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Since the 11th century the indulgence developed gradually into an ecclesiastical practice by which it was possible to remove or to decrease the punishment of sin in purgatory. This only applies to temporal punishment, not to eternal punishment.

For the contemporaries of Luther two main points counted concerning indulgences:

  1. Those who have a complete indulgence do not have to go to the purgatory but go directly in heaven;
  2. A soul that expiates punishment for sin in purgatory can go to heaven directly, with the help of a complete indulgence, acquired for him or her.

The indulgence seemed dubious and dangerous to the young Luther, especially against the backdrop of his expiational theology. The indulgence campaigns were fed especially by the financial interests of the church. The result of this was that Luther asked the question as to what indulgences are and what their effect is. In 1517 he discussed indulgences in a treatise, and in his 95 theses. He called upon the archbishop of Mainz to take rescind the indulgence order. He also invites, with his 95 theses, his colleagues to discuss indulgences. In 1517 he does not completely reject indulgences.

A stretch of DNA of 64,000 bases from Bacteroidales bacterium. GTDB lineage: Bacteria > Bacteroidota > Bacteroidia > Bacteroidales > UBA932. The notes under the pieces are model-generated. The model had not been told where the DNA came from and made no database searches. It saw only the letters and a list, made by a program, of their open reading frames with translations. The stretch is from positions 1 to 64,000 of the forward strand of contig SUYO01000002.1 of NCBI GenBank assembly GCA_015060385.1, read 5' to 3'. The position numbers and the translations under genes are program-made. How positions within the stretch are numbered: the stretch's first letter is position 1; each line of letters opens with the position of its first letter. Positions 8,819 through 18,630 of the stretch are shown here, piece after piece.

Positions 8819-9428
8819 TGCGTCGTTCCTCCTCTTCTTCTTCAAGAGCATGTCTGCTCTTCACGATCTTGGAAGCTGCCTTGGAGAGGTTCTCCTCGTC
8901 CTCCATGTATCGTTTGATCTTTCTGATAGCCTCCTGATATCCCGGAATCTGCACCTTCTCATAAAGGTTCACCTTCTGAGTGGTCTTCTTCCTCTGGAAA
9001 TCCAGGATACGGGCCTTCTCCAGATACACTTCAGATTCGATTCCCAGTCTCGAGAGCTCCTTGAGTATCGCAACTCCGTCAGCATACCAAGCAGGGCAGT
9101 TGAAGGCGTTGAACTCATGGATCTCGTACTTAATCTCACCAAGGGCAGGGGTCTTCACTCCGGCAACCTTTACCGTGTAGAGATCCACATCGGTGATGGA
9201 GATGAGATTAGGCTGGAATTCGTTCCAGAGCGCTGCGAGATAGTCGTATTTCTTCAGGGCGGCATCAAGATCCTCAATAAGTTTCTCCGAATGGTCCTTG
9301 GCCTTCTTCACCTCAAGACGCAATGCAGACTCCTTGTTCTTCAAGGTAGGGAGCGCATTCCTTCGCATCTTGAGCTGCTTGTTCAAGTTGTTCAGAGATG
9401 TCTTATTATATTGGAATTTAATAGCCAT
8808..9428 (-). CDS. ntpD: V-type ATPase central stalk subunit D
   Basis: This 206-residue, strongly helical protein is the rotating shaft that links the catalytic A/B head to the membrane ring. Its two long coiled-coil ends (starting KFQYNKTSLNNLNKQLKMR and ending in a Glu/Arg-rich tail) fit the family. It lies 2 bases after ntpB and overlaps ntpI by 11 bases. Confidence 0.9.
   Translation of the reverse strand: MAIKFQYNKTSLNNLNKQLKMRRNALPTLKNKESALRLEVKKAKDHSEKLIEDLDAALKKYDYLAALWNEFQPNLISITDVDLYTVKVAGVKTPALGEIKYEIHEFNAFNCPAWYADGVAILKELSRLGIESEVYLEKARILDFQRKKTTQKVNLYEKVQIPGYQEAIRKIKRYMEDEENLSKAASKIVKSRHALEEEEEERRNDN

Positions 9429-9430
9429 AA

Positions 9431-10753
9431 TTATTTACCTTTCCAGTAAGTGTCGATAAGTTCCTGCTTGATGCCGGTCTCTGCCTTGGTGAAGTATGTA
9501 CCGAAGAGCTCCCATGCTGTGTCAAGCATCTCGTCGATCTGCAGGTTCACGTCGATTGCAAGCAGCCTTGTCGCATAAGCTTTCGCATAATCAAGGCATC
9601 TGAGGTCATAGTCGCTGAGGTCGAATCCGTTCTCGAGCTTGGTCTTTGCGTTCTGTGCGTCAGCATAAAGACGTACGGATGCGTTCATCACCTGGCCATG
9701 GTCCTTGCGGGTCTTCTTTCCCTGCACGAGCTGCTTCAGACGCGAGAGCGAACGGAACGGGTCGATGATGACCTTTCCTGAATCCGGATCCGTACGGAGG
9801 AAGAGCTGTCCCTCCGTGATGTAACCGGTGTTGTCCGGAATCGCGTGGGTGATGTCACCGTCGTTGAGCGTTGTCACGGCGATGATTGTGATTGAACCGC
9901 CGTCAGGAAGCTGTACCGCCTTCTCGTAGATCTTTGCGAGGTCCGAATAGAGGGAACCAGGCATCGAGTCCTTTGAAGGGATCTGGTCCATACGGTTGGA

Luther combined guilt and sin, insisting that they are forgiven in the Sacrament of Penance, along with punishment for sin. According to Luther, indulgences concern only the latter. Luther distinguishes between punishments that can be imposed by the pope and punishments that are imposed by God. Not every sin demands temporal punishment, according to Luther. Furthermore, Luther notes that when God imposes certain punishments, the pope can not cancel them. He can do this only concerning punishments originating with the priest.

For Luther confession is not only about the guilt and the punishment of sin, but also about the striving and the desiring of the people. People sin when they do not love God with their whole heart and then they find it impossible to do the good. It is better to destroy sin through confession. Therefore, a man has to take an attitude by which he does not look within himself for absolution. The suffering and the punishment that happen to people are intended to force them to rely upon themselves less. For someone who repents, the indulgence does not make sense anymore because God works remorse in him, no penalty is needed any longer.

In 1517, Luther believes purgatory to be a condition wherein the love of God is absent. In earthly life the love to God is lacking and in its place there is love of the world. Liberation from purgatory comes through an increase in God’s love. This is a gracious gift of God. An indulgence for a dead person can only make sense as a prayer to God for the dead. The family of the dead do not have to pay the church for this prayer. Ultimately, though, Luther rejects both indulgences and purgatory.

  • Traktat über die Ablasse [1517] (WA.B 12, 5-10);
  • 95 Thesen -der Disputation zur Klärung der Kraft der Ablässe [1517] (WA 1, 229-238).